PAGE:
The riffraff between Makerere University students and management over 15% cumulative tuition hike that recently bred into students’ protests bent on overturning the controversial policy, a campaign that provoked extreme police and army brutality, causing stalement for over two weeks at the institution, has since withered as sanity now prevails following Parliament of Uganda’s intervention into the impasse at Makerere.
The Parliamentary Committee on Education and sports, chaired by Hon. Jacob Opolot that was tasked by the House to investigate the circumstances surrounding the student strike at the university on Monday, November 4, 2019 met with the aggrieved students, the Ministry of Education and Sports and officials of Makerere University, in separate sittings as the committee deliberates on management and policy issues bedeviling the University.
The students' strike that started 22nd October 2019 with unwavering demands from students' including revoking the 'unfair' 15% tuition policy hit a major deadlock, when a section of the students Guild Leadership including the Guild Prime Minister, Obbo Emmanuel Johnson agreed to call off the strike in meeting held on Thursday 31 October 2019 saying that the students'issues are already being handled by parliament.
Makerere University students petitioned Parliament on 30th October 2019, asking the august house to prevail over the impasse at the University, “We (students) have been tortured, maimed and molested. Our properties were vandalized by soldiers who on several occasions have routinely raided students’ halls of residence. The army raided Lumumba hall on 24th October 2019 at night, broke into students’ rooms, brutalized them and vandalized their properties,” the students’ petition reads in part.
In the petition signed by at least 693 aggrieved students’ addressed to Speaker of Parliament, Hon. Rebecca Alitwala Kadaga, students decry of torture, harassment and suspension of students engaged in peaceful demonstrations.
Appearing before parliamentary committee on education recently, students also demanded for immediate resignation of their Vice Chancellor (VC), Prof. Barnabas Nawangwe. The VC together with his Personal Assistant (PA), Gordon Mulangira and Prof. Elia Hisali are accused by the aggrieved students of being at the “centre of all torture suffered by students at Makerere.”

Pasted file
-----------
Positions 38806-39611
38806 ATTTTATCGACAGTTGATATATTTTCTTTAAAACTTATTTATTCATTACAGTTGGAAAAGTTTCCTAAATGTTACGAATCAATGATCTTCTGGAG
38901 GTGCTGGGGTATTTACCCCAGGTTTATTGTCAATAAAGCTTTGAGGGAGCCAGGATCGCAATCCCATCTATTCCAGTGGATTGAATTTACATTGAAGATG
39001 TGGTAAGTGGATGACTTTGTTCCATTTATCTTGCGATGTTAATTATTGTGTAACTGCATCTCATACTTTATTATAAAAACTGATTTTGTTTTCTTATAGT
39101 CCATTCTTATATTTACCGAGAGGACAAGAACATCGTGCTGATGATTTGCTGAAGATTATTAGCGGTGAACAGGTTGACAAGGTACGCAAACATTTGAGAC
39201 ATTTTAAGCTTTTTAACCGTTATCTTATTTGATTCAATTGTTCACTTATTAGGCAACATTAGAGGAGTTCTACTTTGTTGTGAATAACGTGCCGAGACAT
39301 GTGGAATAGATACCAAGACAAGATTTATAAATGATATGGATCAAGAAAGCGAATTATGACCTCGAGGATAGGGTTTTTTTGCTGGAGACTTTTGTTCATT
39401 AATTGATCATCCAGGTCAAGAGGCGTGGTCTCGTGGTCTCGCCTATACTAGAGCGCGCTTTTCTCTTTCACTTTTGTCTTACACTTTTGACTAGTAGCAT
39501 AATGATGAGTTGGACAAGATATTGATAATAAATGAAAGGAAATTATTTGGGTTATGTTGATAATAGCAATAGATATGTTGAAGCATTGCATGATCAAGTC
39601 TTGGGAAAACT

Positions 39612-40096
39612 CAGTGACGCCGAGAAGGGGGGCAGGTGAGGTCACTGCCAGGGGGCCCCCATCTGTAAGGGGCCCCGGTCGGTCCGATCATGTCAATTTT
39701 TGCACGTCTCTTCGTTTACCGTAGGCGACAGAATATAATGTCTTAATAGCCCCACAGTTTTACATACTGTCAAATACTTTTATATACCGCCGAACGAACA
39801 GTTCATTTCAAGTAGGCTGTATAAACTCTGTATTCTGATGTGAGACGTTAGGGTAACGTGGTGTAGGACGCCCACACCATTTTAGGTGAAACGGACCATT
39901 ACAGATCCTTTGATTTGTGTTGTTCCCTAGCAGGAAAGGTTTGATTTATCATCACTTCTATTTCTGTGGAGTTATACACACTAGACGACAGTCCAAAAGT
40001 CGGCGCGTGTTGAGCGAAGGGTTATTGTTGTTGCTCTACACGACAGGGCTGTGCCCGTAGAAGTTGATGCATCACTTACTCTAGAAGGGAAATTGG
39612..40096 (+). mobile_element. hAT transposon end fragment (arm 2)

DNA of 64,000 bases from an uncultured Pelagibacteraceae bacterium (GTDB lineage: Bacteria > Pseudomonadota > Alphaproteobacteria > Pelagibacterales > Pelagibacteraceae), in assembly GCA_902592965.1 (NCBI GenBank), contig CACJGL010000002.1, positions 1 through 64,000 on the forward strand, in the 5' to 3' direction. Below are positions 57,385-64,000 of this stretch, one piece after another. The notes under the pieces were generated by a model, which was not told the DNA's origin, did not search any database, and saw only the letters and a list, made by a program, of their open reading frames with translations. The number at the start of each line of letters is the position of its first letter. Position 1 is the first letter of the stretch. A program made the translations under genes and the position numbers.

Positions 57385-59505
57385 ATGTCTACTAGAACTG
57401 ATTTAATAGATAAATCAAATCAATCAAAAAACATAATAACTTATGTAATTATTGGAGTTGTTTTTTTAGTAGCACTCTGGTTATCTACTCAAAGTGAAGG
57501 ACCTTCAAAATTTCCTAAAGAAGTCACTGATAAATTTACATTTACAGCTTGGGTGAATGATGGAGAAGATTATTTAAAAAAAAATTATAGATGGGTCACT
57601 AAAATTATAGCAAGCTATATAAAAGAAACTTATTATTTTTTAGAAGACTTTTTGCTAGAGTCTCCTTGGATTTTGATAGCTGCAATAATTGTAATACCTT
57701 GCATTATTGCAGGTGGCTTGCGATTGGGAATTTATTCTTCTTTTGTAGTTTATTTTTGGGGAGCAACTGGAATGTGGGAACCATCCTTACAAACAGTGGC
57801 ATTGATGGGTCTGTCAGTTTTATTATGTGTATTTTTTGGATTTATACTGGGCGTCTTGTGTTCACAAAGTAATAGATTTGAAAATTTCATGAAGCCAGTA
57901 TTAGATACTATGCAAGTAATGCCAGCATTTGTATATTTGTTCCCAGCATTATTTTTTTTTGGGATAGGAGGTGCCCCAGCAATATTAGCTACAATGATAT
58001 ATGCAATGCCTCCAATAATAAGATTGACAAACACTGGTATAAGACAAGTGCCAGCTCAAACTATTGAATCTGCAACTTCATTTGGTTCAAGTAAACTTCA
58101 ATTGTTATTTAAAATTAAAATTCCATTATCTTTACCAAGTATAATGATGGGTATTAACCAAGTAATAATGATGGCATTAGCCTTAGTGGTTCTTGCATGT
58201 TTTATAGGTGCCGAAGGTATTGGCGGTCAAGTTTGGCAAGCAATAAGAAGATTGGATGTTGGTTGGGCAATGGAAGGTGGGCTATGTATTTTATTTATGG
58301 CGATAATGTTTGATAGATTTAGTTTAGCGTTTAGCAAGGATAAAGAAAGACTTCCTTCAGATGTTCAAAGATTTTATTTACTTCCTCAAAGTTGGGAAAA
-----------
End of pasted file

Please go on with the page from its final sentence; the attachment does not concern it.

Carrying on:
However, when summoned by parliamentary committee on Education on November 6, Prof. Nawangwe denied having any responsibility of students'torture, saying that all deployment at the University are made by the security forces. He argued that Makerere University Management did not authorize any security operations at Makerere.
Yusuf Kiranda, the University sectary, revealed to parliament that the University has already constituted a select committee to investigate into the allegations of students'torture. He also said that the disciplinary action taken against students engaged in demonstration is not final, he denied knowledge of any student suspensions, encouraging the affected students to meet with management for hearing.
The state minister for higher education, Hon. John Crysostom Muyingo who represented ministry of Education and Sports, appearing before the committee on 5th November, expressed government support for the current position of Makerere University to implement the 15% cumulative tuition increment policy, expected to raise over shillings 40 billion to subsidize government funding to the university.
As the parliamentary Committee on Education is expected to report their findings to the house by 13th November next week, Makerere University Management has insisted that the University will not have any semester extensions, as students are scheduled to have end of semester exams beginning 18th November 2019.
Release of end of semester examinations time-table sort of reduced the street battles between security forces and students at the institution but deep inside the students’ fraternity remains deep seated anger, dissatisfaction and discontentment over the fees increment.